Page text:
There is no easy answer to whether rats like cold weather. They don’t necessarily like it, but they have adapted to survive all year round. Even if you live in a very cold climate, rats will make it through the winter without a problem. Over the years, they have adapted to use different types of shelters depending on the time of the year, so they stay warm during the winter months. Rats do not usually hibernate so this is very important. When searching for winter shelter, rats will pay close attention to insulation and overall heat, being pickier than they are when the weather is nice.
Using Manmade Shelters
Humans have actually made it very easy for rats to survive the colder times of the year by creating numerous accidental shelters for these rodents. It is incredibly common for rats to move into the crawlspace of homes during the winter months. They may also use sheds or garages as shelter, provided that there is enough insulation. In certain situations, rats may even move into the interior of your home. In addition to structures, rats will frequently move into abandoned vehicles during the colder months. The ventilation system and engine compartments are both tempting as they are hidden from predators and insulated from elements. The rats may even use some materials from the car, like scraps of paper or fabric from the seats, to create their nest.
Using Natural Shelters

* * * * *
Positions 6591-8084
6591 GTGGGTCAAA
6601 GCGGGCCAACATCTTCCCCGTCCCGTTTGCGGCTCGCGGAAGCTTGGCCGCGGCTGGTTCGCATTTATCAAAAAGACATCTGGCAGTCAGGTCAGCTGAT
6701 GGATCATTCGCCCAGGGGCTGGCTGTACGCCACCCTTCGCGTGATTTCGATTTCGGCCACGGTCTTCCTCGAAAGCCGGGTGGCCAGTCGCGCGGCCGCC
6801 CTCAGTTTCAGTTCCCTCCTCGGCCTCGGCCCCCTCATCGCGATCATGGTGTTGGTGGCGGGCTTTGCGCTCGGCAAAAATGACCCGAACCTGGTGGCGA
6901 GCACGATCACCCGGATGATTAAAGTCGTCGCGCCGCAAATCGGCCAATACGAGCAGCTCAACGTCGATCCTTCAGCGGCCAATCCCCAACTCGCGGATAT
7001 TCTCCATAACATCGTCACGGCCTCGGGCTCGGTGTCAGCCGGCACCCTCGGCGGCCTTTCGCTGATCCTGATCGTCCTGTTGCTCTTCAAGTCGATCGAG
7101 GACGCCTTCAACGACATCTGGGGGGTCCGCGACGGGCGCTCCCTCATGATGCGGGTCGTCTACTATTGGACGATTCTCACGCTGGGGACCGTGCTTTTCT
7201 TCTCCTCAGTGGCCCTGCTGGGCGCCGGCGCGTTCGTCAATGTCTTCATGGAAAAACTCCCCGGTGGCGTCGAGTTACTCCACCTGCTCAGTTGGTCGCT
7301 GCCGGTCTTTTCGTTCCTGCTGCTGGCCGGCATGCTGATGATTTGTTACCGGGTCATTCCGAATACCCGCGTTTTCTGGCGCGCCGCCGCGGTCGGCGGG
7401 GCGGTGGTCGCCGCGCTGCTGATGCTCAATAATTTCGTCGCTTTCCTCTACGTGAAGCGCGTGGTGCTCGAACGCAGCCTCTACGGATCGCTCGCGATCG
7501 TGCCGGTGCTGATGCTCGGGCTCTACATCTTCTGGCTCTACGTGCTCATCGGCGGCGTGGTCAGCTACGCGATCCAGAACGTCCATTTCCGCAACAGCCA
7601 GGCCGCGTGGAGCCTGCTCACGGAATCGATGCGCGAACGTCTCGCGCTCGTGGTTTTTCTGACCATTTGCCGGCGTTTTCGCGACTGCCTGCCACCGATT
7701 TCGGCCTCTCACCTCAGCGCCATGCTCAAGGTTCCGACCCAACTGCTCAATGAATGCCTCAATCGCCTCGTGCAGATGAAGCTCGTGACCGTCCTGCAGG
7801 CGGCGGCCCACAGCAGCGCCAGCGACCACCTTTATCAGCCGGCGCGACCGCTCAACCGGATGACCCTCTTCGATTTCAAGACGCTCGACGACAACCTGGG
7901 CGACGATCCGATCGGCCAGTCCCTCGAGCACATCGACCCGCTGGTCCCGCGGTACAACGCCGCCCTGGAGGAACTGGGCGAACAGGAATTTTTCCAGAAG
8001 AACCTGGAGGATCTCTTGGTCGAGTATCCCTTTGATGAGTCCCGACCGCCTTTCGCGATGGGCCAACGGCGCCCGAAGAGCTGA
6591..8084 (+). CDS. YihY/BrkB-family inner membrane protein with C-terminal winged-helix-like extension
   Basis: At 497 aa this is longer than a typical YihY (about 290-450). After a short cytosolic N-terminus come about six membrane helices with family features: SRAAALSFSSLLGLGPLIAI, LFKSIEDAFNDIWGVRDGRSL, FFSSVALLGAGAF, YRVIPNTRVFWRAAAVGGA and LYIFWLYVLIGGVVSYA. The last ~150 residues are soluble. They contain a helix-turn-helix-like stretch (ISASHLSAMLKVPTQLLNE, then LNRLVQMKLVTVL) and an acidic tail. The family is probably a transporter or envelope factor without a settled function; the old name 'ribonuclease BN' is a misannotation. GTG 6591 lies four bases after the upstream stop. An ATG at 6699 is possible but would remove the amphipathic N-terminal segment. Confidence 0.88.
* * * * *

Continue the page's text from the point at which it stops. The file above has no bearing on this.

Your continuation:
Since rats have been around for centuries, it should be obvious that they also know which natural shelters are best for the cold months. Those who aren’t near humans will use caves as a convenient natural shelter in the winter, just like many other types of animals. The rats may even store food during the warmer months and store it within their cave so they don’t have to leave in the winter or try to find food when options are scarce. They will mark any stored food with urine so others don’t take it.
If other options aren’t available, rats can also create burrows to keep them warm during the winter. They will typically find a rock or boulder to use as a natural wall or ceiling for their burrow, trying to dig underneath it. When necessary, they can also burrow within the open ground. These burrows will only have one entrance and exit and their depth will depend on the weather and how insulated the ground is.